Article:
A debt consolidation loan can also help you lower your monthly payments. The same analysis found that borrowers can save an average of $66 on their monthly payments by paying off credit card debt with a personal loan.

Personal loan interest rates are based on the borrower’s credit profile, so applicants with high credit scores will qualify for the lowest rates. On the other hand, borrowers with bad credit may not qualify for a debt consolidation loan.

You can visit Credible to compare personal loan interest rates and terms from multiple lenders at once to help you find the lowest possible rate for your financial situation. Then you can use a personal loan calculator to estimate your monthly payment and potential interest savings.

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3. Non-profit credit counseling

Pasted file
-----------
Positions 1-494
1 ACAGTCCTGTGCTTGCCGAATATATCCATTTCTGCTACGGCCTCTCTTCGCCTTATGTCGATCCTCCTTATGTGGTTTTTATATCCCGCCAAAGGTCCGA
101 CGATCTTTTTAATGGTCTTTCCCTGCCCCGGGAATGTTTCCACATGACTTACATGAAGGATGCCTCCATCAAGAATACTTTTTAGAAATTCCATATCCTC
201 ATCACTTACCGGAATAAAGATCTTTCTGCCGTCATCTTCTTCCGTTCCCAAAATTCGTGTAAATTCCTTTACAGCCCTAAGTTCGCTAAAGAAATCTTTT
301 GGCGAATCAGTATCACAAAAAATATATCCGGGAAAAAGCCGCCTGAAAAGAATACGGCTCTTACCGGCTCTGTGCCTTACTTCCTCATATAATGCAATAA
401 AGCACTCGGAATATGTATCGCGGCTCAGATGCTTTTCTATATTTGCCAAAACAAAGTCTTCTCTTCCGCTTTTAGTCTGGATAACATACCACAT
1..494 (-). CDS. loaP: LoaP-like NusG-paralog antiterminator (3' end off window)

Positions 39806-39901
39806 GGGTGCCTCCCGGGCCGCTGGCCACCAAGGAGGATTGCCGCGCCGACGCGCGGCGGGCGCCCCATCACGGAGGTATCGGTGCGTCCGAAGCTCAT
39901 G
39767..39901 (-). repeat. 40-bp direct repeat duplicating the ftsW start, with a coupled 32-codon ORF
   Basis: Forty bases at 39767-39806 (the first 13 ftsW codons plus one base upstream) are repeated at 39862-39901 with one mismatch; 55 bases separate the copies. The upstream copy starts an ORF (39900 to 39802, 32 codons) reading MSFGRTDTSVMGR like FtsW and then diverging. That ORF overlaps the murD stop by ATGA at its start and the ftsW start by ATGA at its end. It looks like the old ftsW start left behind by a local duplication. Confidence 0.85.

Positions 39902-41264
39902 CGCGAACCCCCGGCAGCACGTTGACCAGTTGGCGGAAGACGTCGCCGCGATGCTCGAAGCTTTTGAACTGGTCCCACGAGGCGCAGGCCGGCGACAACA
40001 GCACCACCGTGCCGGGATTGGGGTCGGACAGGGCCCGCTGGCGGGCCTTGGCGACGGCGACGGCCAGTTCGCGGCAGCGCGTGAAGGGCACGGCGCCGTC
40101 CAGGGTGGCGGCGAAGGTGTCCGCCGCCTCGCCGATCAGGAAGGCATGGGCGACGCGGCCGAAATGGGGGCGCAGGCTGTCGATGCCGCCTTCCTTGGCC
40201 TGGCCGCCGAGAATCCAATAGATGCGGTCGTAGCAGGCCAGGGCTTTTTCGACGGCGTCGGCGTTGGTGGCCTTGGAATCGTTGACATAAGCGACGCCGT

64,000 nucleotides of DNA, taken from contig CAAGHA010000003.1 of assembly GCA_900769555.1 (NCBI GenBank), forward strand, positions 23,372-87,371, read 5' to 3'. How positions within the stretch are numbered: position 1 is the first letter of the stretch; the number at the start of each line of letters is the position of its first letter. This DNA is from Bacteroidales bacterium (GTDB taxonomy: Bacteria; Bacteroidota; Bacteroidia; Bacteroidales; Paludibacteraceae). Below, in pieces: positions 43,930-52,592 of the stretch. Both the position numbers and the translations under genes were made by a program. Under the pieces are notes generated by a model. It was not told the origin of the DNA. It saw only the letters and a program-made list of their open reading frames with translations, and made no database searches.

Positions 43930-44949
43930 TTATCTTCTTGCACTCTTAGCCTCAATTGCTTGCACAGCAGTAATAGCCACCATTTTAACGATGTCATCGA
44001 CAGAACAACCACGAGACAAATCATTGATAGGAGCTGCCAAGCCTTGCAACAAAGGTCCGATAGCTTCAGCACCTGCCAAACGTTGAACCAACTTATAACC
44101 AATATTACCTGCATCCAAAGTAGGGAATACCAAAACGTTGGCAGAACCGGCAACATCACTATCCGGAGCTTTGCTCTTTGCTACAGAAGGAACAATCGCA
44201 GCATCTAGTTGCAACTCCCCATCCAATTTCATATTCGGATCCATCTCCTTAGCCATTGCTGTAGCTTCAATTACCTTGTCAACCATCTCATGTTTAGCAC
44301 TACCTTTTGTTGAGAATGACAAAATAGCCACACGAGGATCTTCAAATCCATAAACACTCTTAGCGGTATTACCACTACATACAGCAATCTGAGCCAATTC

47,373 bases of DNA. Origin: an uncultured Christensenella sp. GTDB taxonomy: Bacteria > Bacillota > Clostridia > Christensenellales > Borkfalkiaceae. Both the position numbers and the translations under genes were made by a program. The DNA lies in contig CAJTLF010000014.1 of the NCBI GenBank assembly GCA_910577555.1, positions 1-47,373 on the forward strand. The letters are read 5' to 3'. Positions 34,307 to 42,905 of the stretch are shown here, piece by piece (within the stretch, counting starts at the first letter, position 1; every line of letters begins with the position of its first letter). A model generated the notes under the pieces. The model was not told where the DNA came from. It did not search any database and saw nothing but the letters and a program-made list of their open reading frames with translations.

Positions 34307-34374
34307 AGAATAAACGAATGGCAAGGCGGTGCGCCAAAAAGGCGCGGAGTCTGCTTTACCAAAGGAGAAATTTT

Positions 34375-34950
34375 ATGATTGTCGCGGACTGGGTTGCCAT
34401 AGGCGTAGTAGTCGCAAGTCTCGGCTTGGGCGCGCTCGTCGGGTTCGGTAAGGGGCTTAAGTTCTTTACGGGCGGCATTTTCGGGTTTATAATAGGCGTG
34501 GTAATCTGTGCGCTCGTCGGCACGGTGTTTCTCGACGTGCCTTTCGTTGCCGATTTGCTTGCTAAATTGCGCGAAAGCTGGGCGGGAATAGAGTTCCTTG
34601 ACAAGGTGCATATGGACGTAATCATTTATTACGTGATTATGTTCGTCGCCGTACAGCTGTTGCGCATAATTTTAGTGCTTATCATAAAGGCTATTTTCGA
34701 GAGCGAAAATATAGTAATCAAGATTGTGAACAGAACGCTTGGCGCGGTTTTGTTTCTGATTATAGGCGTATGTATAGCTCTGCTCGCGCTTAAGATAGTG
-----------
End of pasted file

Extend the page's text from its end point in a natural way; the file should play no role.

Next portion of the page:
The debt repayment strategies above can be good options for borrowers with good credit. However, consumers with fair or poor credit may not qualify for balance transfer credit cards or debt consolidation loans. It may be possible for subprime borrowers to pay off their credit card debt through nonprofit credit counseling.

Credit counseling agencies offer free or low-cost services to consumers struggling with insurmountable debt. A credit counselor can help you create a budget or enroll you in a debt management plan (DMP), which may have monthly fees.

As a bonus, credit counselors may be able to negotiate with creditors on your behalf to lower your interest rates and waive late fees. You can search for accredited nonprofit credit counseling agencies on the Department of Justice website.

If you’re still unsure which debt repayment strategy is best for you, contact a knowledgeable Credible loan officer who can walk you through your options. Additionally, you can browse the current personal loan interest rates in the table below.

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Do you have a financial question, but you don’t know who to contact? Email the Credible Money Expert at [email protected] and your question might be answered by Credible in our Money Expert column.